I watched IT'S COMPLICATED again with a friend yesterday. Liked it even more.
I've read critics and have other friends who either think this is a fun but lightweight movie or object to aspects of it. Like the lead character's (played by Meryl Streep) material success, her thriving business and great home etc.
I'm always pointing out and objecting to the false environments most movies are set in, i.e. young people in New York lofts and apartments that only CEOs could afford, etc. But Streep's character owns a business that is making money, a bakery/eatery in an upscale looking town (Santa Barbara), and the fact is many, if not most, successful small businesses are started and run by female entrepreneurs.
And besides, it's a romantic comedy very much in the style of the old Hollywood classic so-called "women's movies" (except for more explicit language and some nudity etc.). Yes, in its way it's a middle-age female fantasy, but if we dig a little beneath that obvious and facile observation it can be said that the story addresses some very real issues about relationships for those who aren't so young anymore.
The dialogue is snappy and witty (there were only two scenes I would have rewritten, and they were small almost extraneous scenes just setting up some plot points), the acting so charming and unselfconsciously brave (especially from Alec Baldwin who has become one of our greatest comic actors for my taste, and yes as I've disclosed before we've known each other for decades now but there's plenty of actors and artists etc. whose work I criticize who I know as well, like I was leaning toward criticizing Steve Martin in this flick, but on second viewing I appreciate what he does here even more) and the directing (by Nancy Meyers), obviously, is what makes the whole thing work.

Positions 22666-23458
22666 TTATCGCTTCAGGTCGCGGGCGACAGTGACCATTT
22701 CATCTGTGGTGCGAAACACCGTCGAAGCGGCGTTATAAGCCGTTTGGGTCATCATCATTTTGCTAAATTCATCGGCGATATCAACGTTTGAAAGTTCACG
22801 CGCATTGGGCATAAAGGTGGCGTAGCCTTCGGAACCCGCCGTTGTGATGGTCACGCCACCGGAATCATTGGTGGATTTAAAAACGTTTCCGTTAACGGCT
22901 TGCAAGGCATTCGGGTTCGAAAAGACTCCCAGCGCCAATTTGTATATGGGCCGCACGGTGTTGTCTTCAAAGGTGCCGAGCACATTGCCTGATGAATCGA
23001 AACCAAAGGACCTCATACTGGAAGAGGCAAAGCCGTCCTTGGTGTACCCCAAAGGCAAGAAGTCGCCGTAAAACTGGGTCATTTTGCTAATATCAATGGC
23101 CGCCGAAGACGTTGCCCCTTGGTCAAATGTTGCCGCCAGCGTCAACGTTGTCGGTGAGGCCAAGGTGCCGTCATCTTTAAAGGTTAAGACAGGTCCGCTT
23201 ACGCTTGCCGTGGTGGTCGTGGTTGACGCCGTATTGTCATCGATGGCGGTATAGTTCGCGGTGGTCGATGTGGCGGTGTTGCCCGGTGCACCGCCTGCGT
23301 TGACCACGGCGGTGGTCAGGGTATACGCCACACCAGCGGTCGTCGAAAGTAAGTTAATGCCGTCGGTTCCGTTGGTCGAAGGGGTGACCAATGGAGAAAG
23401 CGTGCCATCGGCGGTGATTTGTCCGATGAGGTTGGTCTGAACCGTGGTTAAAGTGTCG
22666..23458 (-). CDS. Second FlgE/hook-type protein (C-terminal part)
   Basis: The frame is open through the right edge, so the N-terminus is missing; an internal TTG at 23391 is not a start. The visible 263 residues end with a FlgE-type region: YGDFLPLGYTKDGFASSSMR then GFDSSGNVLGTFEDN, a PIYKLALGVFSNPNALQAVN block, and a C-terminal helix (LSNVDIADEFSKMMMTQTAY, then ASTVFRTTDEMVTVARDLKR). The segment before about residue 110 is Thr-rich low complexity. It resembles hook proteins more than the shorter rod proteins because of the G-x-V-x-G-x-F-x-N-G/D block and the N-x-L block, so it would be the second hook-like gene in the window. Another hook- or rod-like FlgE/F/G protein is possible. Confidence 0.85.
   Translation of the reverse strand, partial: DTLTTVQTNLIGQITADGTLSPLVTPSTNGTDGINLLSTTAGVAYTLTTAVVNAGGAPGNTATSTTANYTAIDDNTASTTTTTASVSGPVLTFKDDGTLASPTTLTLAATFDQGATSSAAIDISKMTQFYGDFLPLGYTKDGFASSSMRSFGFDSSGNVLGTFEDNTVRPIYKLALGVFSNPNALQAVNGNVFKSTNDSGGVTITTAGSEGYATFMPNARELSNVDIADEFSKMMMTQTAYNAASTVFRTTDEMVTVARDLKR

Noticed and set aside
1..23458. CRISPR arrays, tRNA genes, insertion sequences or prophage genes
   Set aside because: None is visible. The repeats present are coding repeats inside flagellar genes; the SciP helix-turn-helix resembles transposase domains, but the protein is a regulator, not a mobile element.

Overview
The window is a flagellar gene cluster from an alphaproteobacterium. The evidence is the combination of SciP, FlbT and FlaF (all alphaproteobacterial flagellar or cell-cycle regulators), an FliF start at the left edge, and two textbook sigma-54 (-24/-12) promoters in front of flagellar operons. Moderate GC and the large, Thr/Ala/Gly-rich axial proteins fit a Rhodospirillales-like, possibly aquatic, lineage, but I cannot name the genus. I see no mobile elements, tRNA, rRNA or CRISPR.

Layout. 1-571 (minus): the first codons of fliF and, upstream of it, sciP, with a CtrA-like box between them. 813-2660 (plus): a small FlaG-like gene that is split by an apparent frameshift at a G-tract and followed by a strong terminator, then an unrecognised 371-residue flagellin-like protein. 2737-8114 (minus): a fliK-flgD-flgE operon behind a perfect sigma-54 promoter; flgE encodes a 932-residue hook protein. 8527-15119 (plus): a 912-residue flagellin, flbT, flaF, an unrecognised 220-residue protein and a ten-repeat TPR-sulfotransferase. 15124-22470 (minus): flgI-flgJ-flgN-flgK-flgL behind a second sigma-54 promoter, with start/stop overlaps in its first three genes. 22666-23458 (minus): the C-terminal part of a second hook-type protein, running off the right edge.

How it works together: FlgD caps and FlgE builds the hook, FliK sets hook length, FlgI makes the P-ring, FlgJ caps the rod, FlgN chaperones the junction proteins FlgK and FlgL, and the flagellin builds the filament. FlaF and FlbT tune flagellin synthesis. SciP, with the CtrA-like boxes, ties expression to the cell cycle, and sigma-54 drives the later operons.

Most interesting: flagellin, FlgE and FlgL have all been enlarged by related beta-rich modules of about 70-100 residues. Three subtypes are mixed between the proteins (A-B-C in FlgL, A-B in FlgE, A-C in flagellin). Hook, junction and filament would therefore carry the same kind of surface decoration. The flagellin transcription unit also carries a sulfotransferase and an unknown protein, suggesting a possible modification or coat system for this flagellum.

Just as the classic romantic comedies of the the '30s and '40s bent the truth to give a nation some relief from the tribulations of The Great Depression and World War Two (obviously if anyone drank the way William Powell and Myrna Loy did in THE THIN MAN series, they'd be needing an intervention—is it a coincidence that Alcoholics Anonymous was founded the year the first THIN MAN movie came out?), IT'S COMPLICATED seems to me to do the same for at least me if not "the nation"—provide some relief from The Great Recession and the aftermath of the Bush-Cheney era's dismantling of so much that was so good about this country (and the world for that matter).
It does that with lots of laughs and a satisfying story that deals with some pretty basic human realities, some of which I haven't seen addressed much, if at all, in movies before—and that alone elevates this to much more than just fluff in my book (or blog in this case).
For my taste—and this might still be a result of the brain surgery and my lingering distaste for dark or dreary film stories—IT'S COMPLICATED deserves some pretty high honors for what it achieves.